BrainKeeper: Brainkeeper is an enterprise collaboration tool. The company calls itself the "Wikipedia for your company." It is essentially a wiki that was designed with a similar user interface to Wikipedia, but there is more corporate control over who can contribute and when. The interface is simple and well designed but as far as this presentation, there doesn't seem to be much within this product that already offered by Jotspot or Socialtext.
Firestoker: Firestoker is another social network for the enterprise. Blogging is possible but there is no wiki within the application, although the company is looking to partner with one. The presentation, which interestingly was the only one to be given on a Mac (at the Microsoft campus), stressed the transition from personal life to professional life as the company's advantage. The next generations of employees know how to use Facebook and MySpace, so the theory is that they will assimilate into the workforce better if there is a social network within their companies. Users can join groups, and network within those groups, as well as enter all the pertinent information about themselves in their own profiles.
System One: Also a corporate wiki without the fancy social networking and blogging functionalities. System One is probably the cleanest corporate wiki that presented during this panel but beyond a nice user interface, the application also analyzes entries to projects in real-time, and allows users to find related results from other wiki pages. System One is offered as a Software as a Service, or SaaS, and it is in private beta, although invitations are currently being given out.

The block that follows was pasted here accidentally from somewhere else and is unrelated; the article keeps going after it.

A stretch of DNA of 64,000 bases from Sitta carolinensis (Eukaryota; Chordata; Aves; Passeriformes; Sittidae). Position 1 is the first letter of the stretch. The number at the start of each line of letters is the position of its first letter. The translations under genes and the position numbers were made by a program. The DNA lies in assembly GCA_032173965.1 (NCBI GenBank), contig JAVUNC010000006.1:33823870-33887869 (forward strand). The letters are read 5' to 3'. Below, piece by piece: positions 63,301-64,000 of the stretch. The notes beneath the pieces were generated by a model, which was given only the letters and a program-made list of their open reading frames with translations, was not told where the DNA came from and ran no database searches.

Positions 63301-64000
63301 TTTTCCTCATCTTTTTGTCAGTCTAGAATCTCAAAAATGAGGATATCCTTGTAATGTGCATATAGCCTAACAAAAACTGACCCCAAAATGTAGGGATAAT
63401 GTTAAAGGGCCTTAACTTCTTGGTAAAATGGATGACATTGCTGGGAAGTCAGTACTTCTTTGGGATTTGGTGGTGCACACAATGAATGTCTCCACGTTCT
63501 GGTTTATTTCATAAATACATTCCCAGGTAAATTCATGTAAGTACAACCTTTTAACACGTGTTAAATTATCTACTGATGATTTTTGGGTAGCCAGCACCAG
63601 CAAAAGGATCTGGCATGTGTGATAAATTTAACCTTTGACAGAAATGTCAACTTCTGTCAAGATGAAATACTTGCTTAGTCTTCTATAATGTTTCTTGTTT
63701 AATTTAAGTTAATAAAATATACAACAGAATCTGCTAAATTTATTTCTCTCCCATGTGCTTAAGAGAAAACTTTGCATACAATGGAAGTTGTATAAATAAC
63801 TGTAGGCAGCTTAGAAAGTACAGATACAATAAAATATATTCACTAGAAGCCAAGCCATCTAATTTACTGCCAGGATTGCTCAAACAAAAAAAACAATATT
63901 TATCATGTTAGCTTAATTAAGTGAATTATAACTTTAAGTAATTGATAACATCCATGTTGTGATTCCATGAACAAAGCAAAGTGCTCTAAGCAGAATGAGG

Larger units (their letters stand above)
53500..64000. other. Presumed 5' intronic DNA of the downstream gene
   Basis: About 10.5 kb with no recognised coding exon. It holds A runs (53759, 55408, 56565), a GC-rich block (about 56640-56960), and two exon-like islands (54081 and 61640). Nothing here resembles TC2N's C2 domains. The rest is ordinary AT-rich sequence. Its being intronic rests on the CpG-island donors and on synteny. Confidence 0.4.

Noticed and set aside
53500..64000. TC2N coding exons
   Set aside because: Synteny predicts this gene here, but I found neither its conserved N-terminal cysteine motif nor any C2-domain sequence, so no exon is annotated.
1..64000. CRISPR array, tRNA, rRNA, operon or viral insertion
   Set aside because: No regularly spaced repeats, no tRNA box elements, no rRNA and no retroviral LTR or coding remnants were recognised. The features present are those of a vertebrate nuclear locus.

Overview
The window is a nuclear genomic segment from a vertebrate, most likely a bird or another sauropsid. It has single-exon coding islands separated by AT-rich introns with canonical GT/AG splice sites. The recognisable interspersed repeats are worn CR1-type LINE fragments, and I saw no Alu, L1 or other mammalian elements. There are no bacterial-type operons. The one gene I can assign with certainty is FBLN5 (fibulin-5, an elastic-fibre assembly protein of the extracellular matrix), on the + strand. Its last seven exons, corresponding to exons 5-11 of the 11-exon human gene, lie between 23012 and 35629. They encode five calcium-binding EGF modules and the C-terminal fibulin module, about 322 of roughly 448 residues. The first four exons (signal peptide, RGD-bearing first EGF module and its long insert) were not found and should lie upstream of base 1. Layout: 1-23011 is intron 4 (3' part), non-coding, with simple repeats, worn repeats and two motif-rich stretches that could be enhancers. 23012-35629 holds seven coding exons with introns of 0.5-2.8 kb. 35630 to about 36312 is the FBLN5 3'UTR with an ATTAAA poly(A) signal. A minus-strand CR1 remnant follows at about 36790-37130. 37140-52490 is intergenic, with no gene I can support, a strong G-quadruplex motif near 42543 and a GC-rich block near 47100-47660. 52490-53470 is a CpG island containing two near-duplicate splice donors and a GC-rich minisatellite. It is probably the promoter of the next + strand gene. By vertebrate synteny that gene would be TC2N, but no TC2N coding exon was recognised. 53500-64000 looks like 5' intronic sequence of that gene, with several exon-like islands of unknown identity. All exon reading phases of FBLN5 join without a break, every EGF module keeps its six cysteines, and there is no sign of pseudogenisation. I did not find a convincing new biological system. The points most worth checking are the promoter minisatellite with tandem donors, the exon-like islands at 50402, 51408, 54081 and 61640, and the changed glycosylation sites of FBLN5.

At the end of each session, audience members could vote for their favorite companies, via text. I chose Calgoo from the first panel, which included InvisibleCRM, Scrybe, Calgoo, and Tungle. At the end of the second panel, between Blogtronix, BrainKeeper, Firestoker, and System One, I chose System One. Even if you weren't there, you can check out who the audience of venture capitalists, entrepreneurs and journalists thought held out the best chance of success by visiting the Under the Radar blog ; winners will be posted at the end of each day.
Copyright 2007 by Ziff Davis Media, Distributed by United Press International
"Are Web 2.0 Office Apps Just Wired Wikis with Weird Names?" March 24, 2007 https://phys.org/news/2007-03-web-office-apps-wired-wikis.html